Actors Theatre's 'The Last Five Years' Examines the Anatomy of a Break-Up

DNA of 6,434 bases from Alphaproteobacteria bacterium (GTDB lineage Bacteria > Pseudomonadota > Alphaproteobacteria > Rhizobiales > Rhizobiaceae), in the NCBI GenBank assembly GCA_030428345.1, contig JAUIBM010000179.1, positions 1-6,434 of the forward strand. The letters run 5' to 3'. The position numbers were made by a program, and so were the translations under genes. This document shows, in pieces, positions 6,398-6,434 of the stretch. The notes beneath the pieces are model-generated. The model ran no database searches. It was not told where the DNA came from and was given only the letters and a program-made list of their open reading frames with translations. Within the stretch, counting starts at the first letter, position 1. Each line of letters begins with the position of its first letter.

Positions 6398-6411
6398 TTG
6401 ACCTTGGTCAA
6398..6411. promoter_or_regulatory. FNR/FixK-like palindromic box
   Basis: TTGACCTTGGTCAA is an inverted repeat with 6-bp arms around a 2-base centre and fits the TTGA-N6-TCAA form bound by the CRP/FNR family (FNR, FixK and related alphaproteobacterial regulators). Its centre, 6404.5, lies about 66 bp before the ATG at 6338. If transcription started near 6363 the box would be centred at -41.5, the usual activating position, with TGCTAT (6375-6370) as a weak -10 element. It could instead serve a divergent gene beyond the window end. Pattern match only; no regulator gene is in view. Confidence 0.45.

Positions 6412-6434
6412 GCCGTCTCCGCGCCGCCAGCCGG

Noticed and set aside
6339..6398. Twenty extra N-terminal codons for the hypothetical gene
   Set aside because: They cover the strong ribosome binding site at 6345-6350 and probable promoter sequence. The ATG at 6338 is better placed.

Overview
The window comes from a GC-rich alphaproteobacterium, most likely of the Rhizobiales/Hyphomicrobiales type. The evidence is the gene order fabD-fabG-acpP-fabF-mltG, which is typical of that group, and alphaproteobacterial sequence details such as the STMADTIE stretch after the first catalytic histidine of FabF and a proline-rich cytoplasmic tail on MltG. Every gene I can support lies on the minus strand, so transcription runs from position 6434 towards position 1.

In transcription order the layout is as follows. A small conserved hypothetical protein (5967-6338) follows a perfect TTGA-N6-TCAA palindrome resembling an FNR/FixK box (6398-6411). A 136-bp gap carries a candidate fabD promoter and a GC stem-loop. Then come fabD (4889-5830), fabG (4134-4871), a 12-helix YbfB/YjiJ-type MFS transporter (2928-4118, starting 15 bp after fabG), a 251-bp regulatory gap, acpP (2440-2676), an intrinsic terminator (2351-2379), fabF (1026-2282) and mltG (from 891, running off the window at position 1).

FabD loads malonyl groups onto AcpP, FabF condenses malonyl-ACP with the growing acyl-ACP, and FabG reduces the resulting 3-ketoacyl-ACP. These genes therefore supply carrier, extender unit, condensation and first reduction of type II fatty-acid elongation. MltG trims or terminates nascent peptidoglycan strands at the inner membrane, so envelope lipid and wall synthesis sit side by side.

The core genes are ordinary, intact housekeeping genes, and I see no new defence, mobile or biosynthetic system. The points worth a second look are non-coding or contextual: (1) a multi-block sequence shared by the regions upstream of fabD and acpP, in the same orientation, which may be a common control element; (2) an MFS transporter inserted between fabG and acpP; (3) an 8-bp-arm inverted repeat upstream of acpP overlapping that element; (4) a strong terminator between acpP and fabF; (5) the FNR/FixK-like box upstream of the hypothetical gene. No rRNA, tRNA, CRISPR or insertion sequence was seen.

Even in its most amicable and civilized incarnations, divorce is a tricky subject. Relationships are work, we tell each other. And in America, at least, we meet a reluctance to do the work—even if it means putting up with conditions that are, at best, beneath your needs—with suspicion. We would like to be able to identify the shirker, the one who didn't make it work.In Jason Robert Brown's intimate two-character musical "The Last Five Years," we get no such satisfaction. The musical, which is sung-through, explores one failed marriage from first date to last walk-out from both perspectives, but offers no easy answers for who's to blame for the death of this relationship. Directed by associate artistic director Meredith McDonough, "The Last Five Years" runs at Actors Theatre of Louisville through Oct. 26. Cathy (Autumn Hurlbert) and Jamie (Jed Resnick) are a struggling actress and a hot-shot emerging novelist, respectively. At the top of the show, we meet Cathy, deflated and defeated, as she mourns the fact that Jamie "is done" with their marriage. The very next song is Jamie, waving goodbye to an unseen Cathy at the end of their first date, ebullient and optimistic about their future. The structure creates a very effective and very unsettling effect. We follow Jamie as he moves forward in the relationship, confessing his worry that things are "moving too fast" but then offering Cathy the time to quit her bartending job and pursue acting full-time. Cathy moves backward to cautious hope that they can work things out, then frustration with her career and their home life, to her hopes and dreams about their future together, and finally her own elated first-date goodbye. McDonough works the transitions between points-of-view and time deftly, with assistance from Dane Laffrey's rotating set and Paul Toben's subtle lighting shifts. Philip Allgeier's video projections add a cinematic quality to the production that feels more real than the teaser trailer for the upcoming film adaptation does. In the Pamela Brown Auditorium, the band—a tight ensemble of musicians from the region expertly mixed by sound designer Lindsay Jones—plays an eclectic mix of genres, including pop, jazz, rock and even Klezmer, in a small orchestra pit. Cathy and Jamie meet once in the middle of their timeline, at their wedding. It's the one duet the couple shares, and they have such chemistry together that it seems unfair we only see it for one number. Brown's structure is a tough boss, and while it allows the audience to remain sympathetic to each character in their turn, it also removes any hope for an objective, outside eye. We don't really get to see the characters react to one another, at least not in an honest way—it's always filtered through their own point-of-view. But Hurlbert and Resnick, both strong singers charismatic enough to carry a show full of solos, show us all of the sides of Cathy and Jamie, who are both endearing and pathetic, as we all are at times. It is possible to be both supportive of Jamie's career aspirations and annoyed by his reluctance to commit, and there's room to be sympathetic to Cathy's struggles but unsure of what attracted her to Jamie in the first place. His success, which she then came to resent? Or was it really the success she resented, and not other women it attracted? So hard to say. It's all a little too much like real life for a musical, to be honest, but it is honestly and expertly rendered, and can even be a cathartic experience, if we can give up that nagging need to pick a side.